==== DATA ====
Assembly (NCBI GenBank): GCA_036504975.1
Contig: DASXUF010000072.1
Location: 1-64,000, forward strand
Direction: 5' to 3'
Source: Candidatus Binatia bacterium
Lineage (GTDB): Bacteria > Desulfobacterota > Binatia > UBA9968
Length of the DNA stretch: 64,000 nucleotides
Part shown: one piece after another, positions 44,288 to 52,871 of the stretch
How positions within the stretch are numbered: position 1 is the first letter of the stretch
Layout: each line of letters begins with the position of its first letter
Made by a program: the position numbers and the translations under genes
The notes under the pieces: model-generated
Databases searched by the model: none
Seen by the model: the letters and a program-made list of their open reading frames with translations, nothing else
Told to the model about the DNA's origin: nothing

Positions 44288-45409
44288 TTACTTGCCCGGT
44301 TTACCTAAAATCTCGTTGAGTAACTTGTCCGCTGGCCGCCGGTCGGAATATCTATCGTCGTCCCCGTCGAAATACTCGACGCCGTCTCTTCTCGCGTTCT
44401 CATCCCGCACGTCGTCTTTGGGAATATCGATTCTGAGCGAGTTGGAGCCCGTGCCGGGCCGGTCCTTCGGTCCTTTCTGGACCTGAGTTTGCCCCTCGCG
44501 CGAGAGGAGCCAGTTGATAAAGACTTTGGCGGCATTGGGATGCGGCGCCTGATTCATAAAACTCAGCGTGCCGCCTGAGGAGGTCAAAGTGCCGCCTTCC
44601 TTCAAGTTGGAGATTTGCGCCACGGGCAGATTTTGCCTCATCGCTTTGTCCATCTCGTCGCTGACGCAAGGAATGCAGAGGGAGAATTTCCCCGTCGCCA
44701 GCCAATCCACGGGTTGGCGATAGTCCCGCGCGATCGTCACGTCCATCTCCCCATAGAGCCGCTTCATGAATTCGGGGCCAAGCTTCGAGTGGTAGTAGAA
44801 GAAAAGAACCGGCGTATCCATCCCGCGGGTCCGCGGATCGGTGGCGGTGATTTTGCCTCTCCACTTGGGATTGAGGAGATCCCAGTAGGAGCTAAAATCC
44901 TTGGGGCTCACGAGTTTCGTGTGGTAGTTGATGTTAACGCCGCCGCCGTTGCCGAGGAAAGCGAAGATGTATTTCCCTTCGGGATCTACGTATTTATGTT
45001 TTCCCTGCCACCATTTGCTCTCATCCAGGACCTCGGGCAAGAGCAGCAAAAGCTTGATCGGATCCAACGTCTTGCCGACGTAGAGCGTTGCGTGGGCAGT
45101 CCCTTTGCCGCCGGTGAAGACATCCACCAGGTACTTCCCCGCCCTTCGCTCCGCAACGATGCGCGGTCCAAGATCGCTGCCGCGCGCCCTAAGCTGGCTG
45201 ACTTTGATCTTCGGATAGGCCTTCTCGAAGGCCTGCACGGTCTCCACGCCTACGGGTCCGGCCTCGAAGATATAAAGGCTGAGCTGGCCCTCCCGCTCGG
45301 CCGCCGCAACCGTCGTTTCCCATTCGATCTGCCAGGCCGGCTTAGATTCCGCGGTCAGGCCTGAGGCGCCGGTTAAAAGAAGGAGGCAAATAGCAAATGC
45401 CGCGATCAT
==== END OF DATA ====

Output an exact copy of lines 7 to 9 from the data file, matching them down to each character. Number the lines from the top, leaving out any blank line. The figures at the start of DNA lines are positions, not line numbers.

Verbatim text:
Length of the DNA stretch: 64,000 nucleotides
Part shown: one piece after another, positions 44,288 to 52,871 of the stretch
How positions within the stretch are numbered: position 1 is the first letter of the stretch